This week I am exploring the transportation of convicts to Australia with my second year history students at the University of Northampton. One of the aspects we will look at is the nature of those forcibly migrated to New South Wales and Van Diemen’s Land (now Tasmania) and the treatment they received there. One of my current dissertation students is also looking at the how the system of transportation (and its purpose) changed over the period between its commencement and its end.
In all some 162,000 men and women were sent into exile in Australia between 1788 (when the First Fleet sailed) and 1868 (the last transport unloaded its human cargo in Western Australia). Was Britain simply ridding itself of its unwanted criminals or was she intent on building a new imperial colony on the backs of ‘convict workers’?
By 1862 the experiment with enforced exile was coming to an end. Increasingly colonists were unhappy with being the dumping ground for the mother country’s criminal element and so the prison (and the new sentence of penal servitude) was coming to dominate punishment policy. Within a few years no more convicts would be boarded onto transport ships to make their slow journey to the other side of the world.
Some, we know, came back. The Digital Panopticon has traced the lives of thousands of those sent abroad and we know that despite the distance exile to Oz didn’t always mean permanent banishment. Two that did were Henry Turner (or Ware) and Henry Mount (alias Davis) and despite the best hopes of the reformers that argued for transportation as a panacea, they failed to learn the lesson they ere supposed to. Once back in England they were soon up to their own tricks and found themselves in front of a magistrate at Lambeth Police Court.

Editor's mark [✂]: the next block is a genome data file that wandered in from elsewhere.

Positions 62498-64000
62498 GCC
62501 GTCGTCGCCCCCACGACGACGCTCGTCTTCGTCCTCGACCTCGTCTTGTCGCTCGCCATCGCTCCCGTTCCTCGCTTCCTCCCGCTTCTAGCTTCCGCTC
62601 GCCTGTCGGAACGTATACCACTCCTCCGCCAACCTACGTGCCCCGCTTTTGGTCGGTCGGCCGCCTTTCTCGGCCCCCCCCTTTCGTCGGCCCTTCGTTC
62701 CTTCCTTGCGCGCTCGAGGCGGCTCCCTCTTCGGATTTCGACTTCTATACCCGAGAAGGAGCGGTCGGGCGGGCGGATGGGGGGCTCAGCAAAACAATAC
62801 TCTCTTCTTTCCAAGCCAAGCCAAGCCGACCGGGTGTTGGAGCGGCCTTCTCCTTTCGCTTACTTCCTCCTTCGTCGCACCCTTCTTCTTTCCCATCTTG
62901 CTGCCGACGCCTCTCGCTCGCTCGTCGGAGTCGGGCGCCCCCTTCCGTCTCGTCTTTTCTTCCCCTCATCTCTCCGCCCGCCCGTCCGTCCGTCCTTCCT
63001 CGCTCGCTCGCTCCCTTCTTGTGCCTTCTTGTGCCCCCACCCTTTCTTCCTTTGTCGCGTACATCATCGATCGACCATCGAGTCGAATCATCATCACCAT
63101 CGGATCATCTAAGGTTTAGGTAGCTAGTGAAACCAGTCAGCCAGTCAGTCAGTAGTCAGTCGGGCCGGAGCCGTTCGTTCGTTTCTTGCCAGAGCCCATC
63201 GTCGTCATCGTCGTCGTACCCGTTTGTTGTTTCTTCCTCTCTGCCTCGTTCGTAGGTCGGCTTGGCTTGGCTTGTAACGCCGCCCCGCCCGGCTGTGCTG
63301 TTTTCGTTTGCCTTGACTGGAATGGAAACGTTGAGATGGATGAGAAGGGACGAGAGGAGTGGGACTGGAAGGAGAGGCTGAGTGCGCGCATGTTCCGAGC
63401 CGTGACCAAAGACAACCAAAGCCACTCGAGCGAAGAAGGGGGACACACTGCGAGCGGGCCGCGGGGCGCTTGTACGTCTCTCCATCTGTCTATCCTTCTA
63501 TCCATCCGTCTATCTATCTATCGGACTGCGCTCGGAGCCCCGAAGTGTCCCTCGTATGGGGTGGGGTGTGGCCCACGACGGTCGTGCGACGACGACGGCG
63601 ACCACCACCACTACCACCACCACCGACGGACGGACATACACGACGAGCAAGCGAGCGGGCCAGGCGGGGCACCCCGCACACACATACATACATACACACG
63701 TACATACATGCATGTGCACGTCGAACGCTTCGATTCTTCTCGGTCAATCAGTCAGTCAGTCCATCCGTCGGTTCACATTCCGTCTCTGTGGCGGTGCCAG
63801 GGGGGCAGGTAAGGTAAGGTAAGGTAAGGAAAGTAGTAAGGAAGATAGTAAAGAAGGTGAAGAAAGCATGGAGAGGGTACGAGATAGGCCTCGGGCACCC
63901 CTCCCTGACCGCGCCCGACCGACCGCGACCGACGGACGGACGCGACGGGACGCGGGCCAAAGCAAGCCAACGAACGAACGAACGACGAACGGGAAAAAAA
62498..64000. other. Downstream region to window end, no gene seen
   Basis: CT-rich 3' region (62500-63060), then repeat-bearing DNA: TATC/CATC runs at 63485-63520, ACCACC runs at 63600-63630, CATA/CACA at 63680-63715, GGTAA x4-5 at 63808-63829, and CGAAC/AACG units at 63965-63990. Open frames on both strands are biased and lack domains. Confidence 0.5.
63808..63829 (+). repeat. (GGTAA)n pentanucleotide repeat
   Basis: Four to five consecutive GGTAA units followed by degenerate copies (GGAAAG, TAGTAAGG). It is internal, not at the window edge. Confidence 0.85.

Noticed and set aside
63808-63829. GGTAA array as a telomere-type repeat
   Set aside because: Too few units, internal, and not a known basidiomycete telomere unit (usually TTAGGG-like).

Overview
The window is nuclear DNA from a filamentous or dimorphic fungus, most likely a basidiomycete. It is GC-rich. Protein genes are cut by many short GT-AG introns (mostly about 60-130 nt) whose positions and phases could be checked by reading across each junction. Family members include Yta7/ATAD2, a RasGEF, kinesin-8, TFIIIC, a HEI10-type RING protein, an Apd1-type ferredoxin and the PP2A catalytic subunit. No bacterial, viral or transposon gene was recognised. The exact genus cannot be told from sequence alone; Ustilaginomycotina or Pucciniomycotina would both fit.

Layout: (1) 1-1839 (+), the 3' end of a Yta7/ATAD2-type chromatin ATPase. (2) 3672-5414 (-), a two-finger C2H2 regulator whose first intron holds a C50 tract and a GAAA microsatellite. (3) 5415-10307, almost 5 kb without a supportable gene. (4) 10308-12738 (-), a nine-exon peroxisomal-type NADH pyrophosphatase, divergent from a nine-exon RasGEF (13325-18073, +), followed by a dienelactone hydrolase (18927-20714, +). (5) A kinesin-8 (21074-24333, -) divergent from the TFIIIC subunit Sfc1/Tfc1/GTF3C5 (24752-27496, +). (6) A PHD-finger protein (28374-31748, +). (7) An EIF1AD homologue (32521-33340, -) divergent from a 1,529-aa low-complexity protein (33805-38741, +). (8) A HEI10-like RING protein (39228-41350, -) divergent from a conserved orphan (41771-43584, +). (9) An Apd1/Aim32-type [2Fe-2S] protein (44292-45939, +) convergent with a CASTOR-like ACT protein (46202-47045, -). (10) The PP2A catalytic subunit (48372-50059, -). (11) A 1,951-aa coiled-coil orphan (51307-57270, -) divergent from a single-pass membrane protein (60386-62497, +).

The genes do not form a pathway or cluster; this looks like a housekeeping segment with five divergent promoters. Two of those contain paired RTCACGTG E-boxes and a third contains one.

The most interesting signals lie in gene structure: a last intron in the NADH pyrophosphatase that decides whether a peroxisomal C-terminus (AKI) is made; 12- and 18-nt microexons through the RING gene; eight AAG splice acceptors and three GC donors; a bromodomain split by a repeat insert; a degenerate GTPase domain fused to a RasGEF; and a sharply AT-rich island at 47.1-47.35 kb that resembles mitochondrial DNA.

On Sunday evening, the 9 March 1862, while the Woodley family were at church, Turner, Mount and another (unnamed) man were scouting their home in Carlisle Lane, Lambeth. Turner and Mount gained entry to the house via the front door while the other man kept watch from the street. He wasn’t careful enough however, and the men were seen and the alarm was raised.
The police arrived and Turner (or Ware as I shall now call him) was captured as he tried to get out through a rear door. The lookout bolted and wasn’t found but Davis was discovered hiding in an outside privy (a toilet) two doors down. Both men were seized and taken back to the nearest police station and the investigation handed over to detective sergeant Landridge.
He reported that:
‘On examining the house it was found that the prisoners had broken open every drawer and cupboard in the place, and one in particular in which was deposited bills of exchange and promissory notes of the value of £12,000, but these valuables had escaped their notice’.
£12,000? That’s a pretty large sum today but represents about £700,000 in modern money. You could buy 800 horses with that amount of money or employ a team of 8 skilled tradesman for a decade. How did the Woodley’s come to have that much money or credit on the premises and how did these ‘determined thieves’ fail to spot it?
The pair were also found to have all the accoutrements of house-breaking, including:
‘skeleton keys, and an instrument of a most formidable kind, formed of a clock weight, which if used would be much more dangerous than any life-preserver’.
A life-preserver was a small cosh popular with burglars as it was easily concealed but effective as a weapon. In the popular press of the day there were plenty of stories about burglars and their equipment, fuelling contemporary (and historical) debates about the existence and actives of the so-called ‘criminal class’.
As former convicts Ware and Mount were prime examples of such a group of ‘professional’ criminals. The magistrate at Lambeth listened to sergeant Langridge detail their return from Australia and assert that he would be able to provide proof not only of this crime but their previous criminal records. Satisfied that they were desperate felons he committed them to take their trial at the next sessions. I doubt they went back to Australia after that, more likely they received a lengthy sentence of penal servitude and served out their time in the brutal English prison system.
[from The Morning Chronicle, Friday, March 14, 1862]